Today, he’s not so sure.
“It’s definitely on the rise again,” said Eaton, a host for the Georgia Trappers Association’s 2013 convention in Columbia County next month.
Fur prices, he said, have improved – and demand for nuisance trapping has increased rapidly.
Georgia’s resurgent trapping industry can be documented by a gradual but sustainable increase in the number of licenses sold each year by the state’s Department of Natural Resources.
Though license sales peaked at nearly 3,500 in the 1970s, the number declined to just 440 by 1998 because of declining interest and low fur prices.
Since then, the number of licenses has increased almost every year, totaling 1,129 last year, according to state officials.
Greg Waters, a senior wildlife biologist and coordinator of the Georgia Wildlife Resources Division’s furbearer and trapping program, said several factors are responsible for the growing interest.
“One is that trapping is a new hobby for some people that have heard or read about it and want to try it,” he said. “For the past several years we have around 20 to 22 percent new, first-time trappers buying a trapping license.”
Georgia’s legalization of hunting deer over bait in some areas might also play a role.
“Now that it is legal to put out bait for deer for hunting purposes, they realize that raccoons and opossums may be eating a good bit of the bait and they want to reduce their loss,” Waters said.
Eaton, who owns CSRA Trapping Service, said part of the increase is also tied to licenses for nuisance animal trappers. Traditional trapping, which involves running trap lines during the state’s December-through-February furbearer season, is also on the rise.
“That would be our busiest time,” he said. “We trap fox, coyote, otter, muskrat – all the furbearers.”
Much of the rest of the year is spent maintaining traps and handling nuisance calls – everything from attic squirrels to problem alligators.
Coyotes, which have
gained new notoriety after studies documenting their impact on whitetail fawn mortality, have also spurred new interest in trapping.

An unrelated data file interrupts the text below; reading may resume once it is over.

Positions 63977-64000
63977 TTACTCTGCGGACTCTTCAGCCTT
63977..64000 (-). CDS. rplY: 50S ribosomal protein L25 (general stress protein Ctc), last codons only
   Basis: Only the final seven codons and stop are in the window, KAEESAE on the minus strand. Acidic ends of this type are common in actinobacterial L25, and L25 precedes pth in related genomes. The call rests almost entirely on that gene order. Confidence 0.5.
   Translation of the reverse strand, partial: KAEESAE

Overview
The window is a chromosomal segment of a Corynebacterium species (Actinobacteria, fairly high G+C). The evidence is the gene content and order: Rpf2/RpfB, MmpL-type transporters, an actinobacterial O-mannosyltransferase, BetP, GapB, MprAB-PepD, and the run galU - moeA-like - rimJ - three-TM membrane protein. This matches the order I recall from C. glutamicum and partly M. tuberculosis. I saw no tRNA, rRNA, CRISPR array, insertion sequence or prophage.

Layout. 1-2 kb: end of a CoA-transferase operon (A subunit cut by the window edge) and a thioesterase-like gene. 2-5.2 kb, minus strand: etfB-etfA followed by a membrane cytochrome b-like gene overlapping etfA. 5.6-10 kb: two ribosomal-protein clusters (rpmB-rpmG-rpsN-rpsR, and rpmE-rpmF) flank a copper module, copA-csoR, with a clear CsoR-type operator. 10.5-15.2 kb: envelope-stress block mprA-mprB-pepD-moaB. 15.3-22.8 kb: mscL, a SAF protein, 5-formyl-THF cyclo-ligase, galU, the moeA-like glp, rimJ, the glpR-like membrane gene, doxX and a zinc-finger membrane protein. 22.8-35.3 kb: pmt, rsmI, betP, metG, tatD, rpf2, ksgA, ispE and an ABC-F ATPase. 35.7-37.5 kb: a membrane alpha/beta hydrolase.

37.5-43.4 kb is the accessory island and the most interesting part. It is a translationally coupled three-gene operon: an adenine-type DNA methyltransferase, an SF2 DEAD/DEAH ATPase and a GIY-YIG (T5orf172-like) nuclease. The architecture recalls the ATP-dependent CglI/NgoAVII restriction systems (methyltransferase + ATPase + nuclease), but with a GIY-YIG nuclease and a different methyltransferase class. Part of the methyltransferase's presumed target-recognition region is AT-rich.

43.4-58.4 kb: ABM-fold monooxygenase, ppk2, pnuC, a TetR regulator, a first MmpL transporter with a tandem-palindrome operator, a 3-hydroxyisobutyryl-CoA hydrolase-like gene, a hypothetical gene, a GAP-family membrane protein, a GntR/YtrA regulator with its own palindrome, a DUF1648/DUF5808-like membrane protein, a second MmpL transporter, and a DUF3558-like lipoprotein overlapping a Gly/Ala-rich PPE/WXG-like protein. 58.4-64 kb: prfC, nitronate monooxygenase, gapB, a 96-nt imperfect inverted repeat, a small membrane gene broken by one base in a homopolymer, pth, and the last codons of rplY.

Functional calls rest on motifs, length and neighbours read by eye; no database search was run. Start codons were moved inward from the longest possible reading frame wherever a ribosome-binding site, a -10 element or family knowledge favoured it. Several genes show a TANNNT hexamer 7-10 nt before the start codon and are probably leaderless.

“The thing with coyotes is that a lot of folks are trying to trap them on their own,” Eaton said. “Sometimes they are doing more educating than trapping.”
As a species, coyotes are among the most challenging to trap because of their wariness, intelligence and keen sense of smell.
Coyotes don’t have particularly valuable fur, but they can be a revenue source for trappers who are often paid to remove them.
Eaton learned his craft as a child growing up in southern Illinois, where his uncle was an expert trapper who shared his expertise – and his secrets.
“That’s where I got the formulas for a lot of my lures,” he said, showing rows of jars containing varied mixtures of animal glands, droppings and other smelly concoctions used to entice his quarry.
This year’s Georgia Trappers Association convention, to be held Sept. 14-15 at the Columbia County Fairgrounds, will be the group’s 32nd annual event – and attendance is expected to be between 350 and 500.
“So far we know we’ll have people from Alabama, Florida, South Carolina, North Carolina, Tennessee and Kentucky,” Eaton said.
Activities include workshops and demonstrations, auctions and raffles, vendors with traps, lures and equipment and many other activities suitable for all ages. The event is open to the public, with an admission charge of $5.
Though it is unlikely trapping will ever return to its heyday, Eaton is delighted to see a tradition kept alive.
The key, he said, is to share knowledge with the younger generation and encourage their interest in the outdoors.
“Kids are the future for hunting, trapping, fishing,” he said. “If you don’t get them involved, trapping is going to die.”